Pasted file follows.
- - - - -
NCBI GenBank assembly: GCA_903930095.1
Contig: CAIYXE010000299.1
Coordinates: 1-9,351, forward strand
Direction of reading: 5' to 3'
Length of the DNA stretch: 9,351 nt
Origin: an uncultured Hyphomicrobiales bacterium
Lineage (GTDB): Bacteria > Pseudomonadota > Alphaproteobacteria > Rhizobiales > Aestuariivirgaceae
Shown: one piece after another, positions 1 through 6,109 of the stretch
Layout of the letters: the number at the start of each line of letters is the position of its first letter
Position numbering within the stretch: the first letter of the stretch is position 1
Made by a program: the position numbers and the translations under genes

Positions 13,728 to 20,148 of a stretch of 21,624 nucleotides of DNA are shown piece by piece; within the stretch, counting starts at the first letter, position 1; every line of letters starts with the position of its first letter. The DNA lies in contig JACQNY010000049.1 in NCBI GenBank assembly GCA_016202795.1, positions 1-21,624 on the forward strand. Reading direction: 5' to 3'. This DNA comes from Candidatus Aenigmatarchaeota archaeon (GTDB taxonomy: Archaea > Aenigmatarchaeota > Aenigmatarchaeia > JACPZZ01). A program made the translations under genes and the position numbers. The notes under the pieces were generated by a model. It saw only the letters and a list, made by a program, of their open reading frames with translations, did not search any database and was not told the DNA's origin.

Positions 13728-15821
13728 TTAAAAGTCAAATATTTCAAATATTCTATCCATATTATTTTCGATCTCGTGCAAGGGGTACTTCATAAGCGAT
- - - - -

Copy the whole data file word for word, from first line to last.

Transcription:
NCBI GenBank assembly: GCA_903930095.1
Contig: CAIYXE010000299.1
Coordinates: 1-9,351, forward strand
Direction of reading: 5' to 3'
Length of the DNA stretch: 9,351 nt
Origin: an uncultured Hyphomicrobiales bacterium
Lineage (GTDB): Bacteria > Pseudomonadota > Alphaproteobacteria > Rhizobiales > Aestuariivirgaceae
Shown: one piece after another, positions 1 through 6,109 of the stretch
Layout of the letters: the number at the start of each line of letters is the position of its first letter
Position numbering within the stretch: the first letter of the stretch is position 1
Made by a program: the position numbers and the translations under genes

Positions 13,728 to 20,148 of a stretch of 21,624 nucleotides of DNA are shown piece by piece; within the stretch, counting starts at the first letter, position 1; every line of letters starts with the position of its first letter. The DNA lies in contig JACQNY010000049.1 in NCBI GenBank assembly GCA_016202795.1, positions 1-21,624 on the forward strand. Reading direction: 5' to 3'. This DNA comes from Candidatus Aenigmatarchaeota archaeon (GTDB taxonomy: Archaea > Aenigmatarchaeota > Aenigmatarchaeia > JACPZZ01). A program made the translations under genes and the position numbers. The notes under the pieces were generated by a model. It saw only the letters and a list, made by a program, of their open reading frames with translations, did not search any database and was not told the DNA's origin.

Positions 13728-15821
13728 TTAAAAGTCAAATATTTCAAATATTCTATCCATATTATTTTCGATCTCGTGCAAGGGGTACTTCATAAGCGAT